I met a man recently who was kind and friendly and chatty. As we engaged in small talk, weirdly, pre-marital sex came up. My new friend went on to explain that the way women dressed these days is shameful and that they should save themselves for marriage.
Now, I have been out in public in the recent past, and I am aware of the fact that some girls and women dress in ways that appear to be intentionally provocative. I have been one of those women who wonders if their mothers saw them before they left the house. I have also been the child who knows how to pack a second outfit so that she can change when her mom’s not around. And, as that child, I was not entirely aware of the provocative nature of the female body. Teenagers aren’t stupid, but they can be naive. It’s called youth.
I wondered, though, how my new friend could make such vast assumptions about the people he saw based only on their clothing. And, I wondered why his “saving themselves for marriage” mandate was reserved only for the slutty sluts he was discussing and not the pure and chaste men.
At the end of a family discussion about school dress codes, one of our teen daughters asked if we could talk about abstinence because, she said, “They just seem like they want to scare me and I would rather have facts.”
Indeed. The mouths of babes.
Abstinence, purity pledges and the like have their roots in good places, and I believe that. To be sure, abstinence is the only 100% effective prevention against pregnancy and STDs. Further, we in faith circles discuss purity as a way of keeping the mind, body and heart protected against things that may harm us. I myself chose abstinence for a good long while. (Or, at least if felt LONG.)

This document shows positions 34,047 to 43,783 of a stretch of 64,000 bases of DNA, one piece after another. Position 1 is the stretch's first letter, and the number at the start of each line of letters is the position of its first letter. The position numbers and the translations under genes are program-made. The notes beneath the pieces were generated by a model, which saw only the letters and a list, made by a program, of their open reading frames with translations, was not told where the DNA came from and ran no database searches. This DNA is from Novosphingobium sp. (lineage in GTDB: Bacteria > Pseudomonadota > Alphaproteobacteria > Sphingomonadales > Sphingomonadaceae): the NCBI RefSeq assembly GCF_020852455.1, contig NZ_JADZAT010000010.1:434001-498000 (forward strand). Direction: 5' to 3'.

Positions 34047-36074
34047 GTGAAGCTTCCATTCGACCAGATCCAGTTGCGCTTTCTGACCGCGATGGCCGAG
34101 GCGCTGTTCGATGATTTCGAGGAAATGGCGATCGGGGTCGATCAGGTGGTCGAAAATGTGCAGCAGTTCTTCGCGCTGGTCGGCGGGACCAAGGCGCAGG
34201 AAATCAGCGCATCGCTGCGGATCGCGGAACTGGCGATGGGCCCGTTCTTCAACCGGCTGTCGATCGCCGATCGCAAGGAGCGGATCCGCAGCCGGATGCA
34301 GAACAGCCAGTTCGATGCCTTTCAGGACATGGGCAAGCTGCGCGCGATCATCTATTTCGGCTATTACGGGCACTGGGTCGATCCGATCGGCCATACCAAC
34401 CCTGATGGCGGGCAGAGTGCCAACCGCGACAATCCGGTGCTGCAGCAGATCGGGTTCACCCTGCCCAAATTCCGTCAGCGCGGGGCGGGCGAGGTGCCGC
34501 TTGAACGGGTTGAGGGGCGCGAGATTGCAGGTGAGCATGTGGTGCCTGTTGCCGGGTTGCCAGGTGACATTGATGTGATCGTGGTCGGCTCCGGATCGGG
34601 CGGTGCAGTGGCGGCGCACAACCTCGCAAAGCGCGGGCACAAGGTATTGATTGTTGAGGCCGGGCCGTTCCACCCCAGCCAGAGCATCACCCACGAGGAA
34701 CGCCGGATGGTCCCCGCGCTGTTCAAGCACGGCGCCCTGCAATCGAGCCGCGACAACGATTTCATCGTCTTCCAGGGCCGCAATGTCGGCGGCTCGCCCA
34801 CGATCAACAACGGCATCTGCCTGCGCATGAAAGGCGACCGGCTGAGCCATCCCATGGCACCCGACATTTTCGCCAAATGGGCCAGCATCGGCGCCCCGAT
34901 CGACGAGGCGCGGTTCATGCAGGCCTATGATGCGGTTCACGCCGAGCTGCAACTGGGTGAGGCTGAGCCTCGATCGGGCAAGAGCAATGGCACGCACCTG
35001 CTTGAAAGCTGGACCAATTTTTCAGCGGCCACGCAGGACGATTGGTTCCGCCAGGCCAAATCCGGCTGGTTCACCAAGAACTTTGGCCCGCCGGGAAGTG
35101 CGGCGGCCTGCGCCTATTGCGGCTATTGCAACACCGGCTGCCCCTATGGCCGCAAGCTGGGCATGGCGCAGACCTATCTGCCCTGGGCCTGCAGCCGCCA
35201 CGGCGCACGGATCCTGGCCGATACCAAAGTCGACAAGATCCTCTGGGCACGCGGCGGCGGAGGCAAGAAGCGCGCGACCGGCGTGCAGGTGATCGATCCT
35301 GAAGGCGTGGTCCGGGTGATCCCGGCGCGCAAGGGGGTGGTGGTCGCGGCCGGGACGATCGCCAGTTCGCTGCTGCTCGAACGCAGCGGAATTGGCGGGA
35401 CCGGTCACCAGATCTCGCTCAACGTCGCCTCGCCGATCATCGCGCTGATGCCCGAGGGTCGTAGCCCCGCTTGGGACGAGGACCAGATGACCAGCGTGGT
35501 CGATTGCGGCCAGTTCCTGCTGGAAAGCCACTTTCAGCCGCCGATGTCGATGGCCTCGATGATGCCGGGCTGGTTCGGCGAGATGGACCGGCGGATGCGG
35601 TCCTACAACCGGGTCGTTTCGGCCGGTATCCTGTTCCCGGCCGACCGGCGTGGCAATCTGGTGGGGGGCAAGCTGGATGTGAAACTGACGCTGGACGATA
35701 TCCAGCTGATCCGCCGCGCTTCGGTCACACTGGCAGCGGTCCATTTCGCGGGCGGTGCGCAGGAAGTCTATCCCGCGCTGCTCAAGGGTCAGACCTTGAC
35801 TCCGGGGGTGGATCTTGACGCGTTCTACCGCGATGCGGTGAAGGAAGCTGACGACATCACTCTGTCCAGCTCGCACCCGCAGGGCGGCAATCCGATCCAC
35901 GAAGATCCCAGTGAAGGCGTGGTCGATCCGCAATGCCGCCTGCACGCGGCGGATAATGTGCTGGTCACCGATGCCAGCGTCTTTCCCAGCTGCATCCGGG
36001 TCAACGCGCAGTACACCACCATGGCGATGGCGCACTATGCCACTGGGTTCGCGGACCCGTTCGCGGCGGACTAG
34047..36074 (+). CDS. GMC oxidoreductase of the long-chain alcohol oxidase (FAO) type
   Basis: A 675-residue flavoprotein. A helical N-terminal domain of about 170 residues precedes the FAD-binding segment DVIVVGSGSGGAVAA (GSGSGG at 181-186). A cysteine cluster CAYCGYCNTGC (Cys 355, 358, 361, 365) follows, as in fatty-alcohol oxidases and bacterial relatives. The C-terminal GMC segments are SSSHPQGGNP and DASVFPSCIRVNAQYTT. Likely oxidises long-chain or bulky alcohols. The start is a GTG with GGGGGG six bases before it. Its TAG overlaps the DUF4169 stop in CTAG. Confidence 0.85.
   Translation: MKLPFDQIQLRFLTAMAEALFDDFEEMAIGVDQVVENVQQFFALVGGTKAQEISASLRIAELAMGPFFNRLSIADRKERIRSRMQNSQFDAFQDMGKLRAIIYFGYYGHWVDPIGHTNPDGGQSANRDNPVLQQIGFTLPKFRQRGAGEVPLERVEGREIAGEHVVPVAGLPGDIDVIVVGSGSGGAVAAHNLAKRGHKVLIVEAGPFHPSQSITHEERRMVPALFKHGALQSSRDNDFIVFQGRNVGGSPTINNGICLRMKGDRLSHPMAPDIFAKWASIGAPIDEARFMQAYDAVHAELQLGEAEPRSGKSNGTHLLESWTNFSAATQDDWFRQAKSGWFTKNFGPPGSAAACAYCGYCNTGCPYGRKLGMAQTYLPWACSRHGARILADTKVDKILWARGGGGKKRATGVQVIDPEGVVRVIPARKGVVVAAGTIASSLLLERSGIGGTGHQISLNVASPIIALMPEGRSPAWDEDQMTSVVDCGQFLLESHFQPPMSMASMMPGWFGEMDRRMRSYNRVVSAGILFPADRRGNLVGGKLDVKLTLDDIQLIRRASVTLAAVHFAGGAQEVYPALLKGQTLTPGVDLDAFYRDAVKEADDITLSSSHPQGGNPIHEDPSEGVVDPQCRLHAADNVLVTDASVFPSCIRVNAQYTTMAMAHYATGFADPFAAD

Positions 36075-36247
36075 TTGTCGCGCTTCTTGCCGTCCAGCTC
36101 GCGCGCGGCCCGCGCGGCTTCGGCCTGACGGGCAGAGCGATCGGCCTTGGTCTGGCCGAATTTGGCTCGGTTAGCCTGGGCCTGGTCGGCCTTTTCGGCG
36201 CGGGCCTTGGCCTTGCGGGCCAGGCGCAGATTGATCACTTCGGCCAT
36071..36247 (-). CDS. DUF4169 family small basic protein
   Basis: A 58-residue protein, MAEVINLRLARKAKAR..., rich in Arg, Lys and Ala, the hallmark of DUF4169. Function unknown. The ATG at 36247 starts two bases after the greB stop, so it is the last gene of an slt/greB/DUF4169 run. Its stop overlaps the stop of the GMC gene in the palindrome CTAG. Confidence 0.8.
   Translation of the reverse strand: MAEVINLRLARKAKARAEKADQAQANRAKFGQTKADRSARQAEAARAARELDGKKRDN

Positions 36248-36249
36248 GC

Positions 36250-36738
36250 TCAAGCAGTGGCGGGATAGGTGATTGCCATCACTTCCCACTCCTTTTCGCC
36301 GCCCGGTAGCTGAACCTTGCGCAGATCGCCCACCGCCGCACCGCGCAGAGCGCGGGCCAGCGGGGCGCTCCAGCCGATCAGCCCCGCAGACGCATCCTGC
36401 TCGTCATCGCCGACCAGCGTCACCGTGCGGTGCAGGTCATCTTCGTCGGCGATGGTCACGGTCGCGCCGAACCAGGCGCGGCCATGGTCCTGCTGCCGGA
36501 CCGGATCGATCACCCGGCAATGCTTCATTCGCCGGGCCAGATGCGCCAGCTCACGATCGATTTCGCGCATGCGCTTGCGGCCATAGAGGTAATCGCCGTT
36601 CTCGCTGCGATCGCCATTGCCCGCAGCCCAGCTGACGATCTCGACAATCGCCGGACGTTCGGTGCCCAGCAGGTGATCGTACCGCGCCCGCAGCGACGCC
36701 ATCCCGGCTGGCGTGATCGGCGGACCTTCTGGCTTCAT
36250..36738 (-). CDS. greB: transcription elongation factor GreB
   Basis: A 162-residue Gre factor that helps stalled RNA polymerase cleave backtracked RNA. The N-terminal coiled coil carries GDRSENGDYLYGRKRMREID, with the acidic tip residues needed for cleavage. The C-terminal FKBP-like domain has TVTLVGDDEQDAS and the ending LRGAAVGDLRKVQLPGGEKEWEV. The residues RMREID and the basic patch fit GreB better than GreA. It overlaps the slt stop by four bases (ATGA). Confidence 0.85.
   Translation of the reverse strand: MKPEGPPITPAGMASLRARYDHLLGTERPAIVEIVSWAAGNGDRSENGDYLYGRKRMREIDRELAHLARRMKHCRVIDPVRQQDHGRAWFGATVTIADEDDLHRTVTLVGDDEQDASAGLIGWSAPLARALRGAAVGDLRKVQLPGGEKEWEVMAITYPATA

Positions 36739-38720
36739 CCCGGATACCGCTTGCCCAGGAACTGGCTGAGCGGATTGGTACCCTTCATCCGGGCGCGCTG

But let me be clear. I chose it. On purpose, with good reasons, and lots and lots of facts.
My daughter raises a good point. Her perspective on the abstinence agenda seems to be part of its demise. When she hears people talk about refraining from sexual activity until marriage, what she hears is a whole lot of horror stories. She hears that if she has sex out of marriage, she will get pregnant (a distinct possibility), be saddled with some grimy kid who eats all her money, that she will be infected with various and sundry diseases to her nether regions (also a real threat), and that she will be impure when she marries, so that her husband (non existent at this point, and maybe/maybe not under the same guidelines) will be getting tarnished goods, as if she is a garage store find that some poor schlubb was moved by pity to try to love. She hears that God honors purity (He does) and she hears that sex is shameful, dirty and produces shameful, dirty things.
She hears sex is bad. It’s ugly. It’s shameful. And you are gross if you even think about it.
That might keep someone from engaging in sexual activity, but is that what makes someone pure? It also might be just the thing that creates a dysfunctional perception of sex that prohibits future enjoyment.
Was it a little uncomfortable to talk to my teenagers about sex? Yes. Am I the poster child for purity, or choice or faith or perfect parenting? That would be a resounding no. In the end, this is what I told her.
I told her the truth about abstinence. and how I had made that choice for myself. I also told her that desire is normal, that sex doesn’t make a relationship or ruin a person forever. I told her that purity is deeper and wider and more lovely than what I may or may not do with certain parts. Purity is about an attitude of the heart.
How do you talk to your kids about sex, purity and faith?